Ipswich young guns inspire rare treble
GOLF: IPSWICH golfers Caleb Marschke and Chase Oberle have helped Queensland to its third successive Craig Parry Cup at the national championships.
Eight boys and four girls from New South Wales, South Australia, Victoria and the ACT challenged our home turf heroes across a two day stroke event at a dry Toowomba City course.
The best six male scores and top three female totals would determine the victor.
As the hosts turned up the heat, the southerners wilted.
It was a whitewash with the maroons class evident as they took out the coveted combined boys and girls competition by forty points.
The two-day nett was a harder proposition due to the superior handicaps of the Sunshine State representatives. But the closely-bonded group displayed impeccable sportsmanship, teamwork and individual skill to edge the blues by a single shot. The girls in maroon were runner up. In the four-man ambrose the Queenslanders stamped their authority to wrap up first and second, and emerge triumphant in the girls’ event.
Playing with his snapped ACL held together by a substantial knee brace, Oberle embodied the grit and spirit which this great state is known for.
Upon provision of an easily attained medical certificate, he would have been allowed to traverse the course in a cart. But the tough-as-teak 11-year-old was determined to win on a fair playing field.
“We were really hoping to win the gross and the nett, and bring home the trophy three years in a row,” the Australian champion said.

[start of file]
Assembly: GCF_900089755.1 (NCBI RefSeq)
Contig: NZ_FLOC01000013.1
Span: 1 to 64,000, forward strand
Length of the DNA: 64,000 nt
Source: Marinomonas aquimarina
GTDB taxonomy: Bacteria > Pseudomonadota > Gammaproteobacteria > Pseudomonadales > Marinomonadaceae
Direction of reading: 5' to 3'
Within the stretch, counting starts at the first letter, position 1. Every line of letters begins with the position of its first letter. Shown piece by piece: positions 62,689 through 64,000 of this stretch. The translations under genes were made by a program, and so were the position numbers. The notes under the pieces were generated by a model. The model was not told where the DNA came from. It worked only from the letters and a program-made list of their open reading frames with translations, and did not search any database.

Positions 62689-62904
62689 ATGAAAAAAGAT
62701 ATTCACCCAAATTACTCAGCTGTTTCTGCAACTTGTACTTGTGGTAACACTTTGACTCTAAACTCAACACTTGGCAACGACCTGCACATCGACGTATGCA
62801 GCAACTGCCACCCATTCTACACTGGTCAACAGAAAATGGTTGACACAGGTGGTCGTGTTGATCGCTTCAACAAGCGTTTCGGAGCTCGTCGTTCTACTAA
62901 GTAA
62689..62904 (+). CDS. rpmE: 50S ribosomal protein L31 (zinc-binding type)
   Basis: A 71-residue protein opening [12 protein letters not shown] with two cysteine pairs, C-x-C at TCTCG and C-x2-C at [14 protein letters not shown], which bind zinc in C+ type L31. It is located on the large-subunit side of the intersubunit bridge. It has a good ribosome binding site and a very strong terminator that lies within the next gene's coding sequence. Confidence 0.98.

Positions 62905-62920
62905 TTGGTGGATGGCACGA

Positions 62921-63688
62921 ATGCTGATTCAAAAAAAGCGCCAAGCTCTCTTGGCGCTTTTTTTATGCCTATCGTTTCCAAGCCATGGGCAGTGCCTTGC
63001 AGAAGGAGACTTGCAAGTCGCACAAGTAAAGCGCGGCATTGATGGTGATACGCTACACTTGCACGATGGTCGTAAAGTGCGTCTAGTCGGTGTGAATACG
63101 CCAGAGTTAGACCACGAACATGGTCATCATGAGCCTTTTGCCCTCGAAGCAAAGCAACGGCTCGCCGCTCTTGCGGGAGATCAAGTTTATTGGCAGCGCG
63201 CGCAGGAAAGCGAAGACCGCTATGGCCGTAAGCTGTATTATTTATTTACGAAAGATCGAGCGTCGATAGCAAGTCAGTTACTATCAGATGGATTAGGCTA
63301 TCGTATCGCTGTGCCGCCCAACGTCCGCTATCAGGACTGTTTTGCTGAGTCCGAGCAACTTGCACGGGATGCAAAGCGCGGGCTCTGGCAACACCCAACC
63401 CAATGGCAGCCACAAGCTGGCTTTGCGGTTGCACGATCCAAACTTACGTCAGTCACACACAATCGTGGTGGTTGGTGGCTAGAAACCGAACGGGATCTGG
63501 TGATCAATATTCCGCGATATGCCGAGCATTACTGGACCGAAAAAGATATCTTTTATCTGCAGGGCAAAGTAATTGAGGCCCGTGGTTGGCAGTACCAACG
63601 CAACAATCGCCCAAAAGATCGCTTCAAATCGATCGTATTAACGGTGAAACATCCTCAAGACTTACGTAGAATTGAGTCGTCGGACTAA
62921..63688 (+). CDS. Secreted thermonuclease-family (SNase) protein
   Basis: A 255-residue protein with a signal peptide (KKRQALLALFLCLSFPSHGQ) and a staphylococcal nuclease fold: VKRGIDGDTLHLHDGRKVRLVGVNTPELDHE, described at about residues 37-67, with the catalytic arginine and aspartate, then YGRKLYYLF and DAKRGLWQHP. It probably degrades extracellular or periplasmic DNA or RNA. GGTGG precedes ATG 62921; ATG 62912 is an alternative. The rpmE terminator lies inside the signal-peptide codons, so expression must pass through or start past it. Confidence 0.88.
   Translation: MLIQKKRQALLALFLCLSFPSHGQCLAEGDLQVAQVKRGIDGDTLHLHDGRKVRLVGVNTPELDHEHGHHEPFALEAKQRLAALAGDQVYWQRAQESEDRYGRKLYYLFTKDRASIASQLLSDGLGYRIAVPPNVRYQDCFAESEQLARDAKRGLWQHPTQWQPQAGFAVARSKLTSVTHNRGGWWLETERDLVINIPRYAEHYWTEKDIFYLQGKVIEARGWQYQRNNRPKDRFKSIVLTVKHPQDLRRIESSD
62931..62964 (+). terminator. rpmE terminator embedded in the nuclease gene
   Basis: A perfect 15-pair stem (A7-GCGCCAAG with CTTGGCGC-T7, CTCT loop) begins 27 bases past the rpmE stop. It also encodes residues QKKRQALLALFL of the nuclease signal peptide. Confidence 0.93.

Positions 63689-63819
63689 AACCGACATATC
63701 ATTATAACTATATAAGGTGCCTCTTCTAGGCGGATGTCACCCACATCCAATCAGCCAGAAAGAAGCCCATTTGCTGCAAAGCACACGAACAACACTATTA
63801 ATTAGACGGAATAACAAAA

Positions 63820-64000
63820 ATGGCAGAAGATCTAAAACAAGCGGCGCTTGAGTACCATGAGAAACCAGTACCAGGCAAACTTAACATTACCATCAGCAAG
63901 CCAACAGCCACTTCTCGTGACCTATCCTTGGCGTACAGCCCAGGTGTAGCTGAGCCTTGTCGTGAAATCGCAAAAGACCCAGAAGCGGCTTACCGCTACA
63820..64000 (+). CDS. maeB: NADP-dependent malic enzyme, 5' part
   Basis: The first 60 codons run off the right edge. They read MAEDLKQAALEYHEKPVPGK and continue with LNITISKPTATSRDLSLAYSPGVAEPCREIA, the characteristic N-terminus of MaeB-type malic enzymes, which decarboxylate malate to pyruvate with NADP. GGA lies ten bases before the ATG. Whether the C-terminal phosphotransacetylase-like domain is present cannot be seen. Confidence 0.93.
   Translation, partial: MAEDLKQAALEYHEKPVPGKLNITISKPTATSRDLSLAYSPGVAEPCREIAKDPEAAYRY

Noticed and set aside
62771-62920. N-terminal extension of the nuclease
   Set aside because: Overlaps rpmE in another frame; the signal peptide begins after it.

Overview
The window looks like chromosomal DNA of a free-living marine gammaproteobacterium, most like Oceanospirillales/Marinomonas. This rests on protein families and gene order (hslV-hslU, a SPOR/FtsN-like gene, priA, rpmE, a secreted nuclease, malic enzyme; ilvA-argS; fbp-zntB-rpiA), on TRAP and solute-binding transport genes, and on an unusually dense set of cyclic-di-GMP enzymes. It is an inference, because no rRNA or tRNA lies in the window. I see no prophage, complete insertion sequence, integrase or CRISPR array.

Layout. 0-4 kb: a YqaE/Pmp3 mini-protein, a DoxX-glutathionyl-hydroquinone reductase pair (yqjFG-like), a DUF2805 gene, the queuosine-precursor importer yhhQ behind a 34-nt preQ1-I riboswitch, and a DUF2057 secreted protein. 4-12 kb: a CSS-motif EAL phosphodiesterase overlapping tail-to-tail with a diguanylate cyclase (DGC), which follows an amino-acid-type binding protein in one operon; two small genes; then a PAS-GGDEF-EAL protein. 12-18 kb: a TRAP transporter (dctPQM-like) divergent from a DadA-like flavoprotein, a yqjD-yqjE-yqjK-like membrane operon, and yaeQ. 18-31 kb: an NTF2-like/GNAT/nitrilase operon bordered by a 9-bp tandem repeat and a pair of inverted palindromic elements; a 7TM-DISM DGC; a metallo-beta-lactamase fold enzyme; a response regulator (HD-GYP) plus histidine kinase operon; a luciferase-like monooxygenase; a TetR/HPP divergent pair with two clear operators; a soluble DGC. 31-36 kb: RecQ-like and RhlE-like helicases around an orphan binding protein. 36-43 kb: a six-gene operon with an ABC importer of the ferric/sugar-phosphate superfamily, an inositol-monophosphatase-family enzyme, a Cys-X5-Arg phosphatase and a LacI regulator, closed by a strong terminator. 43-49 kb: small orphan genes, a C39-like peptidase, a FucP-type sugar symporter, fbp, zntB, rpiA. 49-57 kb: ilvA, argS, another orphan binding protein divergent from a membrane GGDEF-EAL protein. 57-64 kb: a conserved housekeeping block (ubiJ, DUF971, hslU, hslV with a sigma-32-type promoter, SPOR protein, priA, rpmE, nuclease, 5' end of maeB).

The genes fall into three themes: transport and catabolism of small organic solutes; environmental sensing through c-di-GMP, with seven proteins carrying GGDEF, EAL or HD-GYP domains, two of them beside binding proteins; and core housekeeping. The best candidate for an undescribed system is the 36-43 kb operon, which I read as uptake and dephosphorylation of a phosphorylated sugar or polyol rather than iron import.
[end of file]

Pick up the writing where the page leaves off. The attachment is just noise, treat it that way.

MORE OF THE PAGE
“It was a new team (from previous years) with new players in it.
“It feels really special. I walked the whole way and I’m proud of myself. I knew it was going to be tough and you hope that you play well.
“It feels really good to win at nationals and have a great time with my friends.”
Understandably elated mother Brooke Oberle was overflowing with pride.
She said the pair, who are becoming best mates, joined forces with others who shared their passion, matched it with the best in the country and came out on top.
“The boys worked well as a team,” she said.
“When they were not playing, they were bonding at the driving range or putt putt.
“They spent every waking moment together. They just gelled.”
Brooke said the blistering and blustery conditions tested even the most durable competitor but the locals stood high above. She said the defending champions also had to deal with all the added pressure of keeping the streak alive and continuing the rich tradition of success.
“I’m very proud of them,” she said.
“It is such an honour to have won it three in a row.
“And they really scrambled for the win in the nett.
“It was very good.
“The two managers were brilliant. The focus was 100 per cent on the team.”
Oberle followed a strict routine of icing and rest to nurse his injured joint through the competition.
News of the ailment spread quickly among competitors and officials, who were shocked at the sight of the hefty device supporting his knee and could not believe his conviction.
“One experienced official said ‘it was a mean feat just for him to be out there’,” Brooke said.
“He didn’t whinge. He walked like everybody else.”
He will undergo surgery in January. He is looking forward to being able to run around again and enjoy other sports.
In the meantime, he and Marschke will be back on the greens this weekend.
“You can’t keep these boys off the golf course,” joked Brooke.